DCT Wellbeing Reading List

Whether you want to dive into the neuroscience of our perception, or digest centuries-old Japanese wisdom to help you find beauty in imperfection, DCT’s wellness reading list will have something for you.

With wellbeing methods as diverse as the individuals that practice them, the journey of mindfulness is a cluttered one. This list of 18 books has been recommended by our own staff who use their learnings in both their personal and professional lives.

One of our staff members said, “The techniques outlined in The Wim Hof Method triggered my journey into a self-aware mode of living and were the catalyst for a morning routine that improves my mood all day.”.

That self-aware mode of living not only allows us to lead a more happy and healthy life, but also affords us a deeper understanding of how we affect the people and communities around us. As we improve ourselves, we can improve our world.

We have included online purchasing links in our list below but if you'd like to support your local, independent book shop, you can find a great list here: https://uk.bookshop.org/

The journey of self-growth is not done alone.

Book List:

The Power of Now by Eckhart Tolle;


Waterlog by Roger Deakin;


Chicken Soup for the Soul by Jack Cranfield;


Finding Joy by Gary Andrews;


The Hidden Life of Trees by Peter Wohlleben;


Where the Crawdads Sing by Delia Owens;


Lost Connections by Johann Hari;


The Wim Hof Method by Wim Hof;


The Chimp Paradox by Prof Steve Peters;


The Power of Habit by Charles Duhigg;


Seven and a Half Lessons About the Brain by Lisa Feldman Barrett;


The Midnight Library by Matt Haig;


The Cat Who Saved Books by Sosuke Natsukawa;


The Boy, The Mole, The Fox and the Horse by Charlie Mackesy;


Mindset by Dr Carol Dweck;


The Art of Being Brilliant: A Cope;


Taming Tigers by Jim Lawless;


Happy Moments by Meik Wiking;


Wabi Sabi: Japanese Wisdom for a Perfectly Imperfect Life by Beth Kempton;


Ikigai: The Japanese secret to a long and happy life by Héctor García and Francesc Miralles;


Do you have a book that has helped you on your wellness journey? We are always looking for new reads and we would love to hear about it! Email info@devoncommunities.org.uk or send us a message on our socials!

Here are a few comments from DCT staff:

“The Chimp Paradox gave me a unique perspective how to view my bad habits and how to begin to alter them.”.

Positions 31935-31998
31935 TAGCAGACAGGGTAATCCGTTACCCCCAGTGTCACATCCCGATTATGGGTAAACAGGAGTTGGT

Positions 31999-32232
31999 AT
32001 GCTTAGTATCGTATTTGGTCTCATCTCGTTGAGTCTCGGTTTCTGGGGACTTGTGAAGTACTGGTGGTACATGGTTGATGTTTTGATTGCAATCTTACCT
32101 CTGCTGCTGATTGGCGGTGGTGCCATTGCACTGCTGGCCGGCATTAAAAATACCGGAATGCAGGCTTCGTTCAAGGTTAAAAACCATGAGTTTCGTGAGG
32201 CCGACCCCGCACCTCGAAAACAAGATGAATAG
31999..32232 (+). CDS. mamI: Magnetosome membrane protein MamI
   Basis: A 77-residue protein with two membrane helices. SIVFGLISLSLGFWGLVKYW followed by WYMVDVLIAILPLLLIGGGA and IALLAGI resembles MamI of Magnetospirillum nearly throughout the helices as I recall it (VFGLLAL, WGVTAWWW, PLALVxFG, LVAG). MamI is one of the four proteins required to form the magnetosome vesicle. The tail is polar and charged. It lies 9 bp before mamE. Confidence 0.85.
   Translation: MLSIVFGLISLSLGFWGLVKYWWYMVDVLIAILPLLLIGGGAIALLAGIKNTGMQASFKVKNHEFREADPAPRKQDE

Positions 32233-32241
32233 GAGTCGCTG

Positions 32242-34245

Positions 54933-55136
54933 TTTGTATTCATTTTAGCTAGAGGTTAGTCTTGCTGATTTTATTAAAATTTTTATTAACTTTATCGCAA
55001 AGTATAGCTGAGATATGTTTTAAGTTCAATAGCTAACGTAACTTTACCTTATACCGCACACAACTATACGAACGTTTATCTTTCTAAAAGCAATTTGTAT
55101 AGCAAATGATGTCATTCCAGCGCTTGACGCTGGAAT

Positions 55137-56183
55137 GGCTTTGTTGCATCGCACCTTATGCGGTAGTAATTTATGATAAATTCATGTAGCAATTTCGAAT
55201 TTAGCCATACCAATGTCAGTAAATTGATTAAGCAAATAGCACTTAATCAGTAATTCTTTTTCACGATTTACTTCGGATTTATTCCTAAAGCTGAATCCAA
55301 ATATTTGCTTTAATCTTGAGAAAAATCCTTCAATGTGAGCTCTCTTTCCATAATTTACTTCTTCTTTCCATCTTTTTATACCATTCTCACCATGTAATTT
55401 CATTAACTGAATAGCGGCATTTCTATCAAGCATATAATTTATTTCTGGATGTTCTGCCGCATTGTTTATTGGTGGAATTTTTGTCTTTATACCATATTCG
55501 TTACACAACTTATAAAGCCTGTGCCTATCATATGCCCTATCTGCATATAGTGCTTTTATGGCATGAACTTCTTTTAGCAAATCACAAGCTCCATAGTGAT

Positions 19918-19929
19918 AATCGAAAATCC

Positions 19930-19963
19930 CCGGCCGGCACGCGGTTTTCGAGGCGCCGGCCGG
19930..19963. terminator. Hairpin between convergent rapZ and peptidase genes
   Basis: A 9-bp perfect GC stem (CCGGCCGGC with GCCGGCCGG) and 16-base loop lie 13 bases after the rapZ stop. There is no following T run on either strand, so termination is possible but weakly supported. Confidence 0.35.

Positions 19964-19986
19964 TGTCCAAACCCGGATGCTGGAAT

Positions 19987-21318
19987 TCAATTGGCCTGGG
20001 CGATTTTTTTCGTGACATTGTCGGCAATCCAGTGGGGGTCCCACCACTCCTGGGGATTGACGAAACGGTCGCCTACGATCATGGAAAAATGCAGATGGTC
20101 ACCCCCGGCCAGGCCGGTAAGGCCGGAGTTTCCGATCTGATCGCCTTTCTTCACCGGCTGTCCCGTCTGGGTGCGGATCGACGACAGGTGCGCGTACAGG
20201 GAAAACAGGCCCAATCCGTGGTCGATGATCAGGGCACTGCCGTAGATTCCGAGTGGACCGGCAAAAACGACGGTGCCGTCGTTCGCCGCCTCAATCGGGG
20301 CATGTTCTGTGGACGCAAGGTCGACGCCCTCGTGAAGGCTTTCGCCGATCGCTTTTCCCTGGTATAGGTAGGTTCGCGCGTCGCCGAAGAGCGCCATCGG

"The book, Happy Moments by Meik Wiking was fantastic to read. It provided me with great insight into how memories are formed and stored as well as how we can create happy and meaningful moments. One way is to make the moment multisensory and to go beyond sight to include sounds, scents, touch and taste. I now give this book to family and friends for them to read. I can highly recommend the Happy Moments book!"


The Why of Wellbeing 

Never in human history has our species been in such a confusing and extraordinary position. We have most of human knowledge at our fingertips and are only a few decades away from standing on the surface of other worlds. But with information comes burnout, and with possibility comes uncertainty. As an attendee to one of our workshops said, “I, like many people around me, have felt in increase in my stress levels over recent years.”

Although we are facing many challenges as a species, it all starts and ends with how you and I interpret and engage with the world around us.

Can you recall the off-hand comment of a friend or colleague that stung you? Can you remember the kind action of a stranger? It is these interactions and experiences that, for better or worse, make us who we are and inform how we act. We share the power and responsibility to shape the world around us through our thoughts, words, and actions. As another attendee said about their wellbeing workshop, “It really made me reflect on my own routines and how to change them to the better.”. In other words, we don’t have to live reactively to what happens in our lives as, through the ways of mindfulness and wellbeing, we can play an active role in shaping ourselves and the world around us.